Chicago Theater Review: CAMBODIAN ROCK BAND (Victory Gardens)

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by Lawrence Bommer on April 13, 2019

in Theater-Chicago

HATE VS. MUSIC

It’s impossible to grasp a monster evil like genocide as a whole, to weigh it as so many calculable, tangible acts of human failure that yield a vast vileness and a terrible waste. To hold it hard, it has to be broken down into the choices and values of flawed or heroic human beings.

And then there’s another challenge: Confronting systematic executions and littered corpses, survival itself becomes a questionable drive. Are sheer endurance and persistence real counterweights to mass slaughter? What human creation is valuable enough to contest, even overcome, communal hate?

A magnificent answer comes in Cambodian Rock Band, a vital new work by Lauren Yee superbly shaped by Marti Lyons in a Chicago premiere by Victory Gardens Theater. It’s music. Music-makers can be silenced but not their art or their audience, future if not past. That, Yee shows, is cause enough to sustain survival.

In little over two hours, with huge help from hard-hitting songs by Dengue Fever and classic Cambodian “oldies,” Yee connects the vitality of a nation’s popular music in the ’70s, the shame of its descent into genocide, and the fear of death that shapes survival to a daughter’s quest for justice and a father’s emancipation from survivor guilt.

It’s 2008, thirty years after the atrocities of the millions-murdering Khmer Rouge infestation. Cambodian-American law student Neary (ardent Aja Wiltshire) is making her first visit to Phnom Penh to see the “killing fields” for herself and to prosecute crimes against humanity. Many were perpetrated by Duch (Rammel Chan, channeling the banality of evil), a math teacher turned bureaucrat-torturer. Perversely enough, Duch, a cunningly congenial criminal, also narrates Cambodian Rock Band. His toxic charm is hard but essential to resist.

Yee first establishes the rocky relationship between Neary and her defensively affable dad Chum (Greg Watanbe, initially jocular, then tragic). One of only eight survivors of the notorious death camp S-21 where 20,000 perished, in 2008 Chum is much more interested in recreation than revenge, enjoying the karaoke salons that would never have been permitted under dictator Pol Pot.

Chum is back in the capitol where his rock band Cyclos was swept to their doom, partly because Chum persuaded them to play a fatal gig on New Year  Eve 1975. Once happy, suddenly horrible, that’s when left-wing fanatics, exploiting the vacuum created by the American incursion and the end of the war in Vietnam, occupied Cambodia and massacred their fellow citizens.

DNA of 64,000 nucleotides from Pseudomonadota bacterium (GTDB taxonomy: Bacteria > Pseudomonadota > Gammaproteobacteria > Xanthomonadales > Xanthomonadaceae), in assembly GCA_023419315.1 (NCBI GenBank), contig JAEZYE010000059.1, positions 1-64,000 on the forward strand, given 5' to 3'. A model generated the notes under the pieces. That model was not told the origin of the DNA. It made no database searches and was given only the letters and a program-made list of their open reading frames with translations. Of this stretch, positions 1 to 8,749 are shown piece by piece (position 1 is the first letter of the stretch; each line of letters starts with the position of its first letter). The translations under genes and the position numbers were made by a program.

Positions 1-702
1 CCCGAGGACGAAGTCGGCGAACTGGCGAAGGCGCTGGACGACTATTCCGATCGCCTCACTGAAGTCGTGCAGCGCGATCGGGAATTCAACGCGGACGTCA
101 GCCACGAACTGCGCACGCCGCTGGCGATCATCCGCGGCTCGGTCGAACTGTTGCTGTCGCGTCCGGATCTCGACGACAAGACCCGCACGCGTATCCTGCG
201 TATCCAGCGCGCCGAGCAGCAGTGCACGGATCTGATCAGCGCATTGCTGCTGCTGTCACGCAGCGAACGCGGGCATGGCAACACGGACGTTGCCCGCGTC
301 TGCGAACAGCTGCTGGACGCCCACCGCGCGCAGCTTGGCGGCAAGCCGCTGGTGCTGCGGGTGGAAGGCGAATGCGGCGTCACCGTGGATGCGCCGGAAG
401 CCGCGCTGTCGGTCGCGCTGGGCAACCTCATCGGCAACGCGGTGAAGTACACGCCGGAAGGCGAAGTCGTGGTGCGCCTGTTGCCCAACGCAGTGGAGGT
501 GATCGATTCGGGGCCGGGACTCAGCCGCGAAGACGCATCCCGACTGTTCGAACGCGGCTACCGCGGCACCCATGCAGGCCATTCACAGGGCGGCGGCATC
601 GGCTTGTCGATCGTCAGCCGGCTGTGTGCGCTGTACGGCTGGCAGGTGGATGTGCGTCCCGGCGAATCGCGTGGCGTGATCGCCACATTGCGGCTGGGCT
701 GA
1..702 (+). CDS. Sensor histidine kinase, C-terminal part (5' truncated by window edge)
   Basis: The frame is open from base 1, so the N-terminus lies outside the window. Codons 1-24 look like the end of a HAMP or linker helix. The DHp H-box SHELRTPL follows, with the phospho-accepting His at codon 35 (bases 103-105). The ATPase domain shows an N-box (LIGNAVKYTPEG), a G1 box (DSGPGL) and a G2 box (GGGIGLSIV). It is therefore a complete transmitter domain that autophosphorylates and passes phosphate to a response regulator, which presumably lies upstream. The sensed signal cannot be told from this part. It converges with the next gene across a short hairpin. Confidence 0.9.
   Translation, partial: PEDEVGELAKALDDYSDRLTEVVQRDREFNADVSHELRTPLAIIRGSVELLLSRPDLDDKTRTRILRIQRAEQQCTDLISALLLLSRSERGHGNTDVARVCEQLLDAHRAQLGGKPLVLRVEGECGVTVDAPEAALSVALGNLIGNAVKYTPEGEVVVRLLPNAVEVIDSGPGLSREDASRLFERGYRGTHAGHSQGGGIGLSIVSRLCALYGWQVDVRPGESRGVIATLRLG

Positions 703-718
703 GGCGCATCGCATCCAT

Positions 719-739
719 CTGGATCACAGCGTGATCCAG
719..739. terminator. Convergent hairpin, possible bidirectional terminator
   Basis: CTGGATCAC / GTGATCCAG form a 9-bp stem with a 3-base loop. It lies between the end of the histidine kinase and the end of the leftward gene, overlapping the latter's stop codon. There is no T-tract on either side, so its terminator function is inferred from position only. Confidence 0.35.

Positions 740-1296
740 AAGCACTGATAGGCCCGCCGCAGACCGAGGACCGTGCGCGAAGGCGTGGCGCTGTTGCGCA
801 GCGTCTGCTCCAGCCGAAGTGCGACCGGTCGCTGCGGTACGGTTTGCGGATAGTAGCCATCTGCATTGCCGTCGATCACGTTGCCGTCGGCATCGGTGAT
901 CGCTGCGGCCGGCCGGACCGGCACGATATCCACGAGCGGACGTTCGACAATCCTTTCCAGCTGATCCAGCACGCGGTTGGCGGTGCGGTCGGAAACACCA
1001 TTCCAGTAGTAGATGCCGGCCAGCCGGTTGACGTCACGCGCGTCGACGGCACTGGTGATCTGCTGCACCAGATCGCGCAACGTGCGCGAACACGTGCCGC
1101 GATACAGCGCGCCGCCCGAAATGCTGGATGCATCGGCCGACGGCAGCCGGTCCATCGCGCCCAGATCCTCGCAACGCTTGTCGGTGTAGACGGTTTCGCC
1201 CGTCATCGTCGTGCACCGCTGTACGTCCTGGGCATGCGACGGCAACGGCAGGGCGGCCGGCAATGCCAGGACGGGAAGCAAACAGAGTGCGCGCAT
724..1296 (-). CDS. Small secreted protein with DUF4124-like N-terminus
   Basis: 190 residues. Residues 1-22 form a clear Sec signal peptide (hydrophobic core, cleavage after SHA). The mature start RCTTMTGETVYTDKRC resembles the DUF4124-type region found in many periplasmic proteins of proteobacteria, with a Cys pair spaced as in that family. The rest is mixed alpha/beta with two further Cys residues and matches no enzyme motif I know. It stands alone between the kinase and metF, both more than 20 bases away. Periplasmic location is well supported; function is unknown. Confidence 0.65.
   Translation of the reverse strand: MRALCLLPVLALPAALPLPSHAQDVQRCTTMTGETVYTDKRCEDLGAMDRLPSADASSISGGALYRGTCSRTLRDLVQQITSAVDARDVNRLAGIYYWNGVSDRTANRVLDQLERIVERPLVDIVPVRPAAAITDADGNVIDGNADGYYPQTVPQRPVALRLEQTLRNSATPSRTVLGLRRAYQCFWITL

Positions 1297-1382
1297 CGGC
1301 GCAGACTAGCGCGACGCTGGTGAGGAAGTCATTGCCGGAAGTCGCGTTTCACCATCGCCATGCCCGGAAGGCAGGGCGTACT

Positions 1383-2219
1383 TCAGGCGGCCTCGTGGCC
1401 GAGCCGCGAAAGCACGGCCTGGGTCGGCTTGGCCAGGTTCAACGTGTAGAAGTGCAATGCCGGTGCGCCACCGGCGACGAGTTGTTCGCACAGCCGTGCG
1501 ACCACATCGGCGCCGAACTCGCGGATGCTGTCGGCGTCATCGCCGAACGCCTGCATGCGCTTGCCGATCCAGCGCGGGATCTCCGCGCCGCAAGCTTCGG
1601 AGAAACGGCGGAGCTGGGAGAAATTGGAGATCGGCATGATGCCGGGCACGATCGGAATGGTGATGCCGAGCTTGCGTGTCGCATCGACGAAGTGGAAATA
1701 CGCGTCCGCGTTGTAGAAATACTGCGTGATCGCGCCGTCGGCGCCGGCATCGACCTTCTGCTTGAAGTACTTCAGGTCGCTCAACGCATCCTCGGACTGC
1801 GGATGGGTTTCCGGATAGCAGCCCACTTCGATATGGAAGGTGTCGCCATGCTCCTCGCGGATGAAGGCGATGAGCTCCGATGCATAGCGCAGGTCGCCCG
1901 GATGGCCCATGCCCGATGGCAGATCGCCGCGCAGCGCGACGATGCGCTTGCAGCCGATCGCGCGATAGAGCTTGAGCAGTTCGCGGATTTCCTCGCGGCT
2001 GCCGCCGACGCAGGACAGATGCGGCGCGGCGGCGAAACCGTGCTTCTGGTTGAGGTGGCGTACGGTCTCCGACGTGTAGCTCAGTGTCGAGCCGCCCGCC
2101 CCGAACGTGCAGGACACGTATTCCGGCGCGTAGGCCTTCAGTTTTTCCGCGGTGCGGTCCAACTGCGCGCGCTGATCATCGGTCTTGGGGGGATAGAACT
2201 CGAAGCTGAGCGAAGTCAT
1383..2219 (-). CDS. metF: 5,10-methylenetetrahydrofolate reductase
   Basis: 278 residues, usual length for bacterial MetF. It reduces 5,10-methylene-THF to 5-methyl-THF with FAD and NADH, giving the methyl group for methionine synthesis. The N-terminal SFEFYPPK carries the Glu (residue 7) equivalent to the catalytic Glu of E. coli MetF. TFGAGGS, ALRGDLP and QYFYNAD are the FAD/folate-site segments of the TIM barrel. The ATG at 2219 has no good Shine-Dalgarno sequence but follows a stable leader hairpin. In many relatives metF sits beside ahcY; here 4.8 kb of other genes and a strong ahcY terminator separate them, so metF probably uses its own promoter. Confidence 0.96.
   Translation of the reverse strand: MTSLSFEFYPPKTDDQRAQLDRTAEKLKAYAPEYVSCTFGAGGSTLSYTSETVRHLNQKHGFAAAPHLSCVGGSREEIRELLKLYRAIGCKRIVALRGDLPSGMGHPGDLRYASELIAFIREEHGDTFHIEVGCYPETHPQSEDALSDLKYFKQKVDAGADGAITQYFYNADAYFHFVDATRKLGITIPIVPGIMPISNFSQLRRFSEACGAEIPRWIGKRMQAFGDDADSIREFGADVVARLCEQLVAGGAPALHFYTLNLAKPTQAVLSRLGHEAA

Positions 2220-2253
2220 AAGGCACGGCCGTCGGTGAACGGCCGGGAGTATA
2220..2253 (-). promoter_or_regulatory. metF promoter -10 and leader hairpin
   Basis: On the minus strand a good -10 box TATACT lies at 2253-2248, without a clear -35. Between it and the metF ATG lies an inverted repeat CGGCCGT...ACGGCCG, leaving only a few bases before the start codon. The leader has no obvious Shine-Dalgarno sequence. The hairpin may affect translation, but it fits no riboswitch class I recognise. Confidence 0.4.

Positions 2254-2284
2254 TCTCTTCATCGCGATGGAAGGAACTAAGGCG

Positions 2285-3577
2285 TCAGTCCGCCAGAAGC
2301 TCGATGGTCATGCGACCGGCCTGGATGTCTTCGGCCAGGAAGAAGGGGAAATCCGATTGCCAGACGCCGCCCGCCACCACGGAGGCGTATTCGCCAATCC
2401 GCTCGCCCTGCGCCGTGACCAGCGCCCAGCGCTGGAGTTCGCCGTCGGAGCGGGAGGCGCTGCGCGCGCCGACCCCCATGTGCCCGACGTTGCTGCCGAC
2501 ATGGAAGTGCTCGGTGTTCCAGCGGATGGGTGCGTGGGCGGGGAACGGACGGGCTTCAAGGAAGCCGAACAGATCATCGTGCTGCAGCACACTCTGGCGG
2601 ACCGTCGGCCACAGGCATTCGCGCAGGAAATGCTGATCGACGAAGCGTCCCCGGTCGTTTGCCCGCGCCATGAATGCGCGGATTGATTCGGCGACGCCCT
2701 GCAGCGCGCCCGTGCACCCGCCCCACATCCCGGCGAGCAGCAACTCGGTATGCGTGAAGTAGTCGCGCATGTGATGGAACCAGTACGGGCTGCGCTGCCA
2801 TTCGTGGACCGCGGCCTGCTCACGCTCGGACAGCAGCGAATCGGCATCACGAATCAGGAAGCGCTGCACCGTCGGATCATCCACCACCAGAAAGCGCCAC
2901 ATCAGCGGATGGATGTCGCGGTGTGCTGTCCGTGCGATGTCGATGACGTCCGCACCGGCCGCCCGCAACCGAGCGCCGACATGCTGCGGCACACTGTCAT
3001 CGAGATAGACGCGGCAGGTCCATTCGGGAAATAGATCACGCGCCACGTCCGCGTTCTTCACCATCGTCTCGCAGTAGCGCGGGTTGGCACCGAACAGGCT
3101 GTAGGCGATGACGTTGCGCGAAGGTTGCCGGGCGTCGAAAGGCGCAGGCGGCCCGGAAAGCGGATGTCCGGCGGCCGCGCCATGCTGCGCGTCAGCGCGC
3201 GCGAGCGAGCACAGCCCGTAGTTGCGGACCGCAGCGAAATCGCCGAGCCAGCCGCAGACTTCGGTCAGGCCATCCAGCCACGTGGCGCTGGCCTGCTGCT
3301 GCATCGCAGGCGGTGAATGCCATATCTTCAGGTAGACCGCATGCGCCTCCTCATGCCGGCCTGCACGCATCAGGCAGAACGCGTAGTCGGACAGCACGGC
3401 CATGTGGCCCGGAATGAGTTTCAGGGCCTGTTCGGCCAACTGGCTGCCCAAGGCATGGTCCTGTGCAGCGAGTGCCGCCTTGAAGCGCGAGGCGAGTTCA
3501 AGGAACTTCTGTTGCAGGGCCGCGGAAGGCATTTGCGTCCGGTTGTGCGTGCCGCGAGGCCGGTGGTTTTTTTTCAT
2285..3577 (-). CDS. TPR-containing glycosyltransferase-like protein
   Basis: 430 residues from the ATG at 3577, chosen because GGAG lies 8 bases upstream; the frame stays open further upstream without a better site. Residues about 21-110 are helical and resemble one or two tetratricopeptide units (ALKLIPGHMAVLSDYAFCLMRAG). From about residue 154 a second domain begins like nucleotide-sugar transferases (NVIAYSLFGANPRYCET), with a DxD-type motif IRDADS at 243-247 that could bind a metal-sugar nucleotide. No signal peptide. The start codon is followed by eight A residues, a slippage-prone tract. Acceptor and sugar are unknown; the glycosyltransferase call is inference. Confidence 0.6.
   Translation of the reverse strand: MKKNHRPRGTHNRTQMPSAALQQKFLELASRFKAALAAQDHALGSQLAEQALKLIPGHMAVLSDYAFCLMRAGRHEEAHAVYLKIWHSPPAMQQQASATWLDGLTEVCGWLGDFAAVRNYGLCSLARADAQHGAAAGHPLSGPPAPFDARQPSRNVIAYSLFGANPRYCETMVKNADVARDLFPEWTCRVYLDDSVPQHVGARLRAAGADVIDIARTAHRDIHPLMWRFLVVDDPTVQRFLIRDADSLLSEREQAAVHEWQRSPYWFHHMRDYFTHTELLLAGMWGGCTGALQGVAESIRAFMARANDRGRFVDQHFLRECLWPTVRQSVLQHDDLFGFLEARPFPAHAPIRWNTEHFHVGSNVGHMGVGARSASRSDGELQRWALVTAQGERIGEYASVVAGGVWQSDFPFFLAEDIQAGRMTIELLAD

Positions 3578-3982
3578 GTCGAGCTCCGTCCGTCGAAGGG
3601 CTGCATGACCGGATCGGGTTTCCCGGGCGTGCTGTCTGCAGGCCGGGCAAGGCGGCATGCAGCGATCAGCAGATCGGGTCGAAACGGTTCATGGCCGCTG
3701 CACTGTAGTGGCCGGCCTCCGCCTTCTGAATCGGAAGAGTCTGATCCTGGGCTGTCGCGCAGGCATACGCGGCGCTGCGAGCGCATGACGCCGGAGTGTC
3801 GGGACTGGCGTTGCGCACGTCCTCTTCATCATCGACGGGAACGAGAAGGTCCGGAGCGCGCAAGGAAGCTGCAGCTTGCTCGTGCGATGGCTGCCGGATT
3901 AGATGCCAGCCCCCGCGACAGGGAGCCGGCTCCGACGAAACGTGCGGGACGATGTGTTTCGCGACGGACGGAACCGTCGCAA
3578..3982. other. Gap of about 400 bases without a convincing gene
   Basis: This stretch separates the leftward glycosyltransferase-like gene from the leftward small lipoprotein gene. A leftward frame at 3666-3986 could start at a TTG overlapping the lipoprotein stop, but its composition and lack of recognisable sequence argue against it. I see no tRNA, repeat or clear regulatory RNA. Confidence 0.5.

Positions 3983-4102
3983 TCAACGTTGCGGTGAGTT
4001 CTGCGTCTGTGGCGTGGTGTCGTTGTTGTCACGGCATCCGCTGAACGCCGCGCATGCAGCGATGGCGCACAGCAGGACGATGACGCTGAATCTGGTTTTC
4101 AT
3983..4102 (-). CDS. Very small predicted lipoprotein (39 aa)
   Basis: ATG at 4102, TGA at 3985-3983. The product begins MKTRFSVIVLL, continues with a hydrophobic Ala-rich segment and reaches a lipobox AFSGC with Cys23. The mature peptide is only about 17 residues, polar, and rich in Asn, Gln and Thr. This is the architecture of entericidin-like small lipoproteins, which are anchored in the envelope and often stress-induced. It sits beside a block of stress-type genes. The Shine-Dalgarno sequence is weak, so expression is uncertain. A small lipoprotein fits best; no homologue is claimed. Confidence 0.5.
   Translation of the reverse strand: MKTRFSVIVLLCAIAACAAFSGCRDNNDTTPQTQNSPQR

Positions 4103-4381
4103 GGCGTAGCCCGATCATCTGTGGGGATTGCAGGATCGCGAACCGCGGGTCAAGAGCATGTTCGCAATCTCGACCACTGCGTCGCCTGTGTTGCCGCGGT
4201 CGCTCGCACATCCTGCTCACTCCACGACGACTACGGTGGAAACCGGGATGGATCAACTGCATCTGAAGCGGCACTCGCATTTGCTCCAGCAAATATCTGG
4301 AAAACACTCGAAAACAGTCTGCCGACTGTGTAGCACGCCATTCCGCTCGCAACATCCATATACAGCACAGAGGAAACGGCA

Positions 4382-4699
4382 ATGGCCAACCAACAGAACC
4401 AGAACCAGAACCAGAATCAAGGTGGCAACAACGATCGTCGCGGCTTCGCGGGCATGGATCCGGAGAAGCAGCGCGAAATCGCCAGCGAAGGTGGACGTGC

In the wrenching second act, we too return to S-21. Now a prisoner and knowing that the Khmer Rouge despise everything intellectual or Western, Chum, pretending to be a banana-selling peasant, meets Ted (Matthew C. Yee), a former bandmate and now reluctant prison guard. Telling interrogations between Ted, remorseful but homicidal, give way to Chum’s fateful encounters with Duch himself, a commandant who envies the prisoners the innocence that lets them sleep. Much as a certain Jewish piano player softened his Nazi captor or Scheherazade is nightly spared by her story-telling skills, Chum is “kept for use.”

In theater life’s little victories matter a ton. These trenchant scenes expose the astonishing ambivalence and relativism that color life-and-death conflicts — and, amazingly, the power of music to bond enemies. You’d never expect that Bob Dylan’s “The Times They Are a-Changin’” could carry so much truth and reconciliation.

Rather than indulge in easy showdowns between good versus evil, Yee depicts a father and daughter who find common ground beyond vengeance or justice in, of all things, some nearly-lost cassette tapes of Cyclos’s crude rock concerts.

Despite its chronicle of carnage, this is a pacifying play where gallows humor fends off a legacy of butchery. Cambodian Rock Band ends as a raucous rock concert, complete with encore, that exuberantly pits music’s life-affirming enchantment over the poison of bad memories.

Marti Lyons’ seven actor-musicians (including Eileen Doan, Christopher Thomas Pow, and Peter Sipla) portray unremarkable souls who will not succumb to history. It’s beyond brilliant how much they drive home the saving humanity of this wonderful drama. Cambodian Rock Band delivers a kinetic testament about art as activism and music as morality. You have to be here.

photos by Liz Lauren
cover photo by Todd Rosenberg

Cambodian Rock Band
Victory Gardens Theater, 2433 N. Lincoln Ave
Tues-Fri at 7:30; Sat at 3 & 7:30; Sun at 3
ends on May 5, 2019 EXTENDED to May 14, 2019
for tickets, call 773.871.3000 or visit Victory Gardens

for more shows, visit Theatre in Chicago

{ 1 comment… read it below or add one }

Nikki Smith April 13, 2019 at 3:50 pm

As always, beautifully written. This is a production that demands a second look. Wish they offered discounts for repeat patrons

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